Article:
Art mentoring makes a difference
This week we are announcing an apple-for-the-teacher award to honor well-known local potter Scottie R. Wiest. Although she has taught at Augusta Heritage Center and Davis & Elkins College, this recognition does not come from her formal teaching experience. Sue Gillispie wrote the following nomination after Scottie mentored her daughter during the last, lonely year of quarantine and isolation.
“I’d like to recognize Scottie Wiest for her contribution to education in the arts. Scottie is an accomplished, local, functioning potter, whose work many Elkinites will recognize from Augusta festival and the Delmonte. She is also active in Mountain Arts District, an organization whose aim is to promote the arts and artists from the region, and to connect artists to help strengthen their practice and promote the arts as an economic driver for the state. Scottie has also played an important role in ArtsBank, a local program that brings practicing artists into elementary school classrooms to provide art instruction.”
“My daughter, who hopes to have a career in the arts, had the opportunity to (safely) meet with and talk to her about building an arts career, and to demonstrate technique and give feedback on my daughter’s work. This type of mentoring shows younger generations that there are opportunities to develop an arts career in a small town and that a vibrant artist community exists to support them.”
“I’m quite sure that these few words just scratch the surface of the contribution that Scottie has made to the community over the years. Scottie, thanks so much, we really appreciate you!”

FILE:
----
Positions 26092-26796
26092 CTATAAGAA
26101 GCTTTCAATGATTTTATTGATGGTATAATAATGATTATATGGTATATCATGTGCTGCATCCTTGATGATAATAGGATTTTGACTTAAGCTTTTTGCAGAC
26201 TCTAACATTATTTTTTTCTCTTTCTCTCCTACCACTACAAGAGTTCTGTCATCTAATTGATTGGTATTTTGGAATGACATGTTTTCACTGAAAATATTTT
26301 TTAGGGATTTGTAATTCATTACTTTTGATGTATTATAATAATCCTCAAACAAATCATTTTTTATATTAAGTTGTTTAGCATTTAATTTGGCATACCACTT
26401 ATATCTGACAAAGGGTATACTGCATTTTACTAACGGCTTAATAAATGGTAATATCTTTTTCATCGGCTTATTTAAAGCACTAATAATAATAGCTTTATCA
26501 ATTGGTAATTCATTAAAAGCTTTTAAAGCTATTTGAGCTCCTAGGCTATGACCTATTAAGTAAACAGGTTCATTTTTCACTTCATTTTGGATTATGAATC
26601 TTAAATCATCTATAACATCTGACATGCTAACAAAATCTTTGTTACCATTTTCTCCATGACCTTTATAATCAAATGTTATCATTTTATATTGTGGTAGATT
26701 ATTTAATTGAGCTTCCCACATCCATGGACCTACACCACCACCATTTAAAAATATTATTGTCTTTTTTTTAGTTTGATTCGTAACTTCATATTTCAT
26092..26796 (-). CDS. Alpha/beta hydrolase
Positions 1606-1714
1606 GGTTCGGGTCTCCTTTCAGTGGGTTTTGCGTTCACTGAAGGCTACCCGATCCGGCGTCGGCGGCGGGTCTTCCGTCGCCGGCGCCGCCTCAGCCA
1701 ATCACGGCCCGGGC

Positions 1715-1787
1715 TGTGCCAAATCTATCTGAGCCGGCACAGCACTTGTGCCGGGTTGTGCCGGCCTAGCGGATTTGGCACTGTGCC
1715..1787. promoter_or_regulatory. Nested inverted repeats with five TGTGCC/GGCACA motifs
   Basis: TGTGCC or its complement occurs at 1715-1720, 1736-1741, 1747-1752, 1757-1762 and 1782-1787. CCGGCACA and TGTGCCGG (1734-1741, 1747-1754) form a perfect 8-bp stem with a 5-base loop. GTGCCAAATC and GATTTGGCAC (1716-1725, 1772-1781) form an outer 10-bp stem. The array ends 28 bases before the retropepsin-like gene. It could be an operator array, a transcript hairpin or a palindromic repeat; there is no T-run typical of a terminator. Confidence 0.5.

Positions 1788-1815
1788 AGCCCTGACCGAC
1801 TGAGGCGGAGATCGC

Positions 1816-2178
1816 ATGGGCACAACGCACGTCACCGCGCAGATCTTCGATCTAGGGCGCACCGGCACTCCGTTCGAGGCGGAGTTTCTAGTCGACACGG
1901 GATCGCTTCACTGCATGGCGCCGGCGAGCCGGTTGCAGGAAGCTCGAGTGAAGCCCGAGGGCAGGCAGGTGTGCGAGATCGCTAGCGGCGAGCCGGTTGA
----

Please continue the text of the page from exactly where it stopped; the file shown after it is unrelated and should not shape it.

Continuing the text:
This example of one-to-one teaching is so basic to the process of natural human learning. Long before we had schools, we had adults who took time to teach younger people how to do what needed to be done. Throughout history we can see that apprenticing, mentoring, and tutoring relationships have helped people learn how to do complex and difficult tasks.
For too long we have had the popular notion that all good students must stay in school and earn higher degrees without thinking about the ways they may want to spend their own time, develop their talents, and earn a living. If nothing else has come from the pandemic experience, parents have had to take a greater role in finding ways to help their children learn in a safe environment.
Art, drama and music can be taught in school, but teachers do not usually show students how to make a living in the arts. Whether we are talking about the fine arts or various crafts, learning how to earn a living and create a responsible career is what is important. I hope that more young people in West Virginia will find great mentors like Scottie Wiest.